While the vast majority of kids with developmental disabilities are cared for at home, pediatricians are being reminded that out-of-home placements remain an important option.

In a clinical report this month, the American Academy of Pediatrics said that doctors should be prepared to guide families whose children need more care than they are able to provide at home.

“Despite the fact that considerable progress has been made to support children with significant developmental and/or medical problems in the home setting, there continues to be a need for other options of care and living arrangements,” the report said.

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Out-of-home placements for children can include everything from skilled nursing facilities, intermediate care facilities and specialty hospitals to residential schools and medical group homes.

A variety of factors including a child’s diagnosis and needs, the level of community-based support available, financial considerations and family circumstances often go into decisions about out-of-home placements, a choice that is “extremely difficult for families to make,” the guidance indicated.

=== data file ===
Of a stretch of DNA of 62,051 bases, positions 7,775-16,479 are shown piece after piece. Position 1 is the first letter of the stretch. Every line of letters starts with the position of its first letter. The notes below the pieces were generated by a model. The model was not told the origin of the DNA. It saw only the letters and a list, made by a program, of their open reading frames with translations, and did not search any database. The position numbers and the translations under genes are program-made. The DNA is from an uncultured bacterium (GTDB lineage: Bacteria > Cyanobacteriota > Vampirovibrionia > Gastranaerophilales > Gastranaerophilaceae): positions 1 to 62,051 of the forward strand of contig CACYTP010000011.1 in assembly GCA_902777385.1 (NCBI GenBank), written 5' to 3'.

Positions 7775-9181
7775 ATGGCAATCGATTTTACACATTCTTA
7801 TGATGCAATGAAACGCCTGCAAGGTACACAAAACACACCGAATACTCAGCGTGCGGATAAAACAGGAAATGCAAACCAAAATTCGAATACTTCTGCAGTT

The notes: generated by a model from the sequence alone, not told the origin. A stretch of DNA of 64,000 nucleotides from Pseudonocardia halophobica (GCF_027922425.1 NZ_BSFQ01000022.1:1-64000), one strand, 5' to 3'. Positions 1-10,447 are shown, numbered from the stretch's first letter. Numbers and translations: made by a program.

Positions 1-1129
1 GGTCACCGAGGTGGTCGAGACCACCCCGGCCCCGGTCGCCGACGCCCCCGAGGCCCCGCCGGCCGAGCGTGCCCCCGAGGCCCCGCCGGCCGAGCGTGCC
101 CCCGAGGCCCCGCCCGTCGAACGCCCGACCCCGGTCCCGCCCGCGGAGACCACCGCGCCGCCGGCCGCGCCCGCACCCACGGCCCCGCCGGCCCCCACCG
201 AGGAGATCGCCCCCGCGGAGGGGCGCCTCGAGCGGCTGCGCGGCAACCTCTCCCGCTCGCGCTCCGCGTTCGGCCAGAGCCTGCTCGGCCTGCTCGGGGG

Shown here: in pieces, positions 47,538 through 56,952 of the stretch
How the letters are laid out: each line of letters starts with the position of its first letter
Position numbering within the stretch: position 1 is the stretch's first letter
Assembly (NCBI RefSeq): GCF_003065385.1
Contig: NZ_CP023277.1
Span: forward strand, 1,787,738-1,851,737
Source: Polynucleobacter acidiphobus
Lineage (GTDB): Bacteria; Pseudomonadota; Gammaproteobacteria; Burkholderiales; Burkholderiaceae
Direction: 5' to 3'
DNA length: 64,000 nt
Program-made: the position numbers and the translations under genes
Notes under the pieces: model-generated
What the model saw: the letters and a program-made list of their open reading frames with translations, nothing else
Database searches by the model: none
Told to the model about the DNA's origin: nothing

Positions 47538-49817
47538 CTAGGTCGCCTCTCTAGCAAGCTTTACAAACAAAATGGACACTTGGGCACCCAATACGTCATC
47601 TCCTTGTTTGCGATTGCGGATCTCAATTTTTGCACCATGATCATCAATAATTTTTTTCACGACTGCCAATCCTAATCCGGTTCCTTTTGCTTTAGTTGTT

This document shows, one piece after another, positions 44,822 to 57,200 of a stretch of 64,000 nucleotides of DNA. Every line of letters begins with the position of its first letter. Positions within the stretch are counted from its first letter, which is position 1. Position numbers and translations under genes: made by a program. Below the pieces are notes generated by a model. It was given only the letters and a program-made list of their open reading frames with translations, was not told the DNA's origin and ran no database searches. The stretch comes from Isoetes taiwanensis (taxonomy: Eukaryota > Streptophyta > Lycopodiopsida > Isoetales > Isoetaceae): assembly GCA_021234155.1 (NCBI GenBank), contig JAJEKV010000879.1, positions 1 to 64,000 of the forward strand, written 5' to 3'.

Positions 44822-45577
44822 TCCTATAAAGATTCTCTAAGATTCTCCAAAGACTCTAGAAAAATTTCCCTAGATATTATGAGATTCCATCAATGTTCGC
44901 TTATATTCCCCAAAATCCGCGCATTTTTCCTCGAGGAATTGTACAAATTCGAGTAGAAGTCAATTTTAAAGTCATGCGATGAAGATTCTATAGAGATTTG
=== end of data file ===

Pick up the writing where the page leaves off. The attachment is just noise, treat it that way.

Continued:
In cases where families are considering placements outside the home, pediatricians should discuss the reasons and guide families in how to select an appropriate setting, the pediatrics group said.

Nonetheless, the report indicates that a doctor’s first priority should be supporting families in caring for their children at home. Pediatricians should be well-versed in community-based options available to families with children who have disabilities and ought to be “instrumental in finding support” for parents who appear overwhelmed, according to the┬árecommendations.

“The importance of trying to support families to care for the child at home cannot be overstated. However, parents of children with significant special health care needs may, at some point, consider out-of-home placement,” the report said.

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